It goes without saying that using medical marijuana can have a dramatic impact on your health. For many medical marijuana patients, of course, this impact is immensely positive, bringing needed relief from the pain and discomfort brought on by serious illnesses and ailments. However, there are some health effects of MMJ use that aren’t talked about quite as much—especially as far as marijuana edibles are concerned.
There are a number of reasons to choose cannabis edibles—many patients simply find this to be the easiest and most appealing way to consume their medicinal marijuana, and in some cases it makes it easier to get the concentration of marijuana you truly need to function—but, as with any other dietary decisions, there are a number of health issues to take into consideration, even beyond the marijuana itself.
Sugar vs. High Fructose Corn Syrup
Medical marijuana edibles often come in the form of sweets—the marijuana brownie is perhaps the most common or clichéd one of all, depending on your vantage point—which means that, in addition to consuming marijuana, you’re also consuming some form of sugar. Sometimes, this will be actual, natural sugar, but other marijuana edibles are made with high fructose corn syrup—which has some adverse health effects of its own.
When picking edibles, choosing something made with natural sugar is actually the healthier option. Your body was simply not made to digest high fructose corn syrup, and doing so can take up to four days, while digesting natural sugar usually just takes a day or two. The fact that the body has such a hard time digesting high fructose corn syrup is often cited as a primary reason for America’s obesity epidemic—and for already-ailing patients, loading up on this harmful substance could exacerbate some of your existing health issues.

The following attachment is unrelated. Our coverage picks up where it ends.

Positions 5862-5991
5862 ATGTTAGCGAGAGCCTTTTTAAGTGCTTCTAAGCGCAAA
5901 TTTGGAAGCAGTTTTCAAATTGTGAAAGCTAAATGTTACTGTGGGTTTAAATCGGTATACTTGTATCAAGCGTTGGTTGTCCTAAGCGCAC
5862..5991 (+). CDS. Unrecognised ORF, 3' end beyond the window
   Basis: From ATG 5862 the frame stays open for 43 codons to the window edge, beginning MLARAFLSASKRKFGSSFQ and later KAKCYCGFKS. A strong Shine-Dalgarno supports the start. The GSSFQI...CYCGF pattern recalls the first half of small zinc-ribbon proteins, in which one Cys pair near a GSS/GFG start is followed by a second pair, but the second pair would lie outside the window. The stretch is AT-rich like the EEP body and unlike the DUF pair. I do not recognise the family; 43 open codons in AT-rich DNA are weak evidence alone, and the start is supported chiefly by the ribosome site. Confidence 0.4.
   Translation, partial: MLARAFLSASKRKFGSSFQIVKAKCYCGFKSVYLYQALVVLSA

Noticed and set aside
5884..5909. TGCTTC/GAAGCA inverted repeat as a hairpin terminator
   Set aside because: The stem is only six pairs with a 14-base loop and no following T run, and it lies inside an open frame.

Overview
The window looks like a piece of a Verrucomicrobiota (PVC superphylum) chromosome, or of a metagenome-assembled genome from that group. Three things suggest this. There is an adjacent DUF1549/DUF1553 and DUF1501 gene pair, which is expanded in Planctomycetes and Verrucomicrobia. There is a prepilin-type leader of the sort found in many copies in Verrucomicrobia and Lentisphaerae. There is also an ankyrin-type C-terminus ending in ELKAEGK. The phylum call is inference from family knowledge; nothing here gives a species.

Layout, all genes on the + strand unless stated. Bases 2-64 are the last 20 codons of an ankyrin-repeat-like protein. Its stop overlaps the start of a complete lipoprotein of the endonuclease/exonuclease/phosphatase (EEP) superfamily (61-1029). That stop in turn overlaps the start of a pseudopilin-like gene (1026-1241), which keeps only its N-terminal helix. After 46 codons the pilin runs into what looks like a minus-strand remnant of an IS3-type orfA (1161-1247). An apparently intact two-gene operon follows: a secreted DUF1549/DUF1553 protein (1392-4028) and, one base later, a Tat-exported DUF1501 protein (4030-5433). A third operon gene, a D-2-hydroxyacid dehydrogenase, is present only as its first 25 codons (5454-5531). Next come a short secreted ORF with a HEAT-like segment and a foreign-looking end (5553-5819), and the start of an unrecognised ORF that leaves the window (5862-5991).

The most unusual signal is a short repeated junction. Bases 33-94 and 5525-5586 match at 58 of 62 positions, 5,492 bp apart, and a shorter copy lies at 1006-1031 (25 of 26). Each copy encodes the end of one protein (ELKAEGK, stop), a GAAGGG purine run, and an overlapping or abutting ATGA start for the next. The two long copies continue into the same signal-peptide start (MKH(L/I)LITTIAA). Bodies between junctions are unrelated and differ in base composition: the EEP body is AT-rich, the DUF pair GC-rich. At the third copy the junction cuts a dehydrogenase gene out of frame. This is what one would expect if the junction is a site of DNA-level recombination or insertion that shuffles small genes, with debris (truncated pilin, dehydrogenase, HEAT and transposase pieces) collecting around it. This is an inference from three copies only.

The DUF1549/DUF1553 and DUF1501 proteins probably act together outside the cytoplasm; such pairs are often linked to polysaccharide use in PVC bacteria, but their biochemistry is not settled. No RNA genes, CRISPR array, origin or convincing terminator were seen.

Other Culinary Considerations
There are some other nutritional decisions you’ll need to make with your edibles, too. For example, think about fat and calorie intakes. Since edible medical marijuana products are not regulated by the federal government in the same way that our other foods are, many edibles come without nutrition labels—so you’ll need to look to comparable, non-MMJ products to estimate the calorie and fat contents of each item, and to make a cautious and informed decision about what you put into your body.
Another thing to think about: Do you want to eat organic or processed foods? Many edible vendors have their own homemade recipes, creating delicious edibles with fresh and organic ingredients. Others use the same processed ingredients you’d find in junk food—sugary cereals, store-bought cookies, and the like. Fresh and organic stuff is always going to be better for you, nutritionally, and it has the added bonus of supporting your local economy.
A Bounty of Edibles
Earlier, we mentioned the clichéd marijuana brownie—and while there’s certainly nothing wrong with consuming your edibles in this way, we want to close by pointing out that there is actually a huge bounty of medical marijuana edibles to choose from, and more of them all the time. The myriad options now include marijuana-infused dried fruit and peanut butter; sugar-free edibles, including cookies, are readily available; there are even cannabis-infused cooking ingredients—pesto, different sauces, and beyond.
Choosing MMJ edibles is often the best decision you can make, as far as your marijuana delivery method—but it’s important to think through all the health implications that this choice brings.